The advantages of the proposed solutions include the ease and safety of using a unified system for all operations with electronic data within the organization. The exchange of data and its processing integrated into one system would allow for consistency and integrity (Rassam, Maarof, and Zainal, 2017). Training will result in the reliability of employee competence in issues related to electronic data management. Overall, the combined advantages of the four solutions will result in compliance of the organizational performance with current legislation and enhanced financial and reputational benefits due to the lack of breaches in security.

Solutions’ Relevance to Current Trends

The proposed solutions are relevant to the current trends in health IT. They prioritize Long-term patient benefits by complying with HIPPA, Security Rules, and Privacy Rules. Moreover, the solutions advance organizational performance in handling electronic data with proper adherence to HITECH provisions and compliance with the 21st Century Cures Act.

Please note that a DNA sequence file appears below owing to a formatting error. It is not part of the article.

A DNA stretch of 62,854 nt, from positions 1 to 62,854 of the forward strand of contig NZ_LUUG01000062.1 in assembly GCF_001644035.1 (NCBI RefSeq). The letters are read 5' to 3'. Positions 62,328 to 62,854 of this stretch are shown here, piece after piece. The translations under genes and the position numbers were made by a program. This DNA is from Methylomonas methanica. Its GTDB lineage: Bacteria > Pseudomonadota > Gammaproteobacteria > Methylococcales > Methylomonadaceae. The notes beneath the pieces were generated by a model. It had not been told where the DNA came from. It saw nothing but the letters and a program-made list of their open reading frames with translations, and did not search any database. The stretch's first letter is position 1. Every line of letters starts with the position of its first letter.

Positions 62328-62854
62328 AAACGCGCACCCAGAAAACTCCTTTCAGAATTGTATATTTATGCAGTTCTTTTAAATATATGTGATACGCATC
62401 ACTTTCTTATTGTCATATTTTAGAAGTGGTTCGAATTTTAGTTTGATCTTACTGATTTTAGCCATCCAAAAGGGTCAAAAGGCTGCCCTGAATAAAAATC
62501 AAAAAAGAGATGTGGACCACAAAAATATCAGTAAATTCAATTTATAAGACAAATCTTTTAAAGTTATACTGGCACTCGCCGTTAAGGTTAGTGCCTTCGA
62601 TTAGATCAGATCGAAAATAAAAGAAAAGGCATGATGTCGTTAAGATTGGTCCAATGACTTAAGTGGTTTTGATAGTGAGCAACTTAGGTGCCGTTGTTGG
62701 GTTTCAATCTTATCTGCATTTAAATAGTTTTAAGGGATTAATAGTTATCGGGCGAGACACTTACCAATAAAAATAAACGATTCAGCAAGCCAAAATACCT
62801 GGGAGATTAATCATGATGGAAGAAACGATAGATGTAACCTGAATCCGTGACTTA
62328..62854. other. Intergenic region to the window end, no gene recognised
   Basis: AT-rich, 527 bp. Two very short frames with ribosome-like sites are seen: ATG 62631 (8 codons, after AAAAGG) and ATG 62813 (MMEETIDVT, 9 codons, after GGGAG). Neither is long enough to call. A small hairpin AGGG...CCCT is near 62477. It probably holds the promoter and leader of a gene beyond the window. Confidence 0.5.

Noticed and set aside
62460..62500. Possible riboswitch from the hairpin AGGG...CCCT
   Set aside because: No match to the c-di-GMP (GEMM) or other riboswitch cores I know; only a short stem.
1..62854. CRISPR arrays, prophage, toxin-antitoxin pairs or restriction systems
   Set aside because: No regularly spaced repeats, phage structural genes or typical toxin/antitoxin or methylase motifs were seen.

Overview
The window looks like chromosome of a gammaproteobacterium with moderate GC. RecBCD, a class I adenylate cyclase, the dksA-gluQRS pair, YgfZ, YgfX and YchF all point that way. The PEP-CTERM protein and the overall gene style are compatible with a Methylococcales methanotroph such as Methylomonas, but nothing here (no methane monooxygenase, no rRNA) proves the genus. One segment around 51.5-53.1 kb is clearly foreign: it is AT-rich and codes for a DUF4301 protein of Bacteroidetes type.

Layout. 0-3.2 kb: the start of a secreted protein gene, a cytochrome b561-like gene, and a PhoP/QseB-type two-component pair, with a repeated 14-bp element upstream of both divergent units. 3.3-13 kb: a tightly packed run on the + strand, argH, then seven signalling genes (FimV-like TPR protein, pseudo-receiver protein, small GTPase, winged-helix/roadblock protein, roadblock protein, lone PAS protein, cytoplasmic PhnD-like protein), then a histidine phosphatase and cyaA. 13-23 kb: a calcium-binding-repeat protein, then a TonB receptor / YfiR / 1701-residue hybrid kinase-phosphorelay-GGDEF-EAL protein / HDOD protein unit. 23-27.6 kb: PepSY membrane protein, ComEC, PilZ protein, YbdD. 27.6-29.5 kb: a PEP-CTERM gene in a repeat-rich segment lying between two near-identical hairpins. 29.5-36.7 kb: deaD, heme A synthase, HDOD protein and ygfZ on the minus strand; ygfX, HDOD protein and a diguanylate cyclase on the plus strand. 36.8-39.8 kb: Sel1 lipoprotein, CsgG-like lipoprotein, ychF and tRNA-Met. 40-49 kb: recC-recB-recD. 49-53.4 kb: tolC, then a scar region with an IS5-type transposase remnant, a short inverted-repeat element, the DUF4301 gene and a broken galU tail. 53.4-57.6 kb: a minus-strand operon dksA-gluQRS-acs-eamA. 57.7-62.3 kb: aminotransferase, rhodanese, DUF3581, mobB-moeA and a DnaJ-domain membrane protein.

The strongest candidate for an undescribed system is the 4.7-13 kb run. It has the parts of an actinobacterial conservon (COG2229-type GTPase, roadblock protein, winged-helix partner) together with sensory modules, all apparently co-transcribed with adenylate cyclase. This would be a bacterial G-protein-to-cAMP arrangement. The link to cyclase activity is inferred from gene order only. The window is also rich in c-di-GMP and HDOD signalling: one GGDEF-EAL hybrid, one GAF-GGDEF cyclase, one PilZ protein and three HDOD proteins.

Conclusively, the currently utilized technology is outdated and ineffective, which leads to significant monetary and reputational risks. Importantly, the lack of proper methods to ensure patient information privacy, security, and confidentiality breaches legislation and causes patient suffering. The cooperation with partners also deteriorates under the influence of poor digital information management. The proposed solutions are in accord with the current trends in health IT and aim at comprehensive long-term problem-solving.


Centers for Disease Control and Prevention. (2015). Federal public health laws supporting data use and sharing.

Cohen, I. G., and Mello, M. M. (2018). HIPAA and protecting health information in the 21st century.

Health IT legislation. (2021).

Office of the National Coordinator for Health IT. (n.d.). Security 101: Security risk analysis.

Puhakainen, P., and Siponen, M. (2010). Improving employees’ compliance through information systems security training: an action research study. 

Rassam, M. A., Maarof, M., and Zainal, A. (2017). Big data analytics adoption for cybersecurity: a review of current solutions, requirements, challenges and trends.

Sittig, D. F., Belmont, E., and Singh, H. (2018). Improving the safety of health information technology requires shared responsibility: It is time we all step up.

The United States Department of Health and Human Services. (2021). HIPAA for professionals.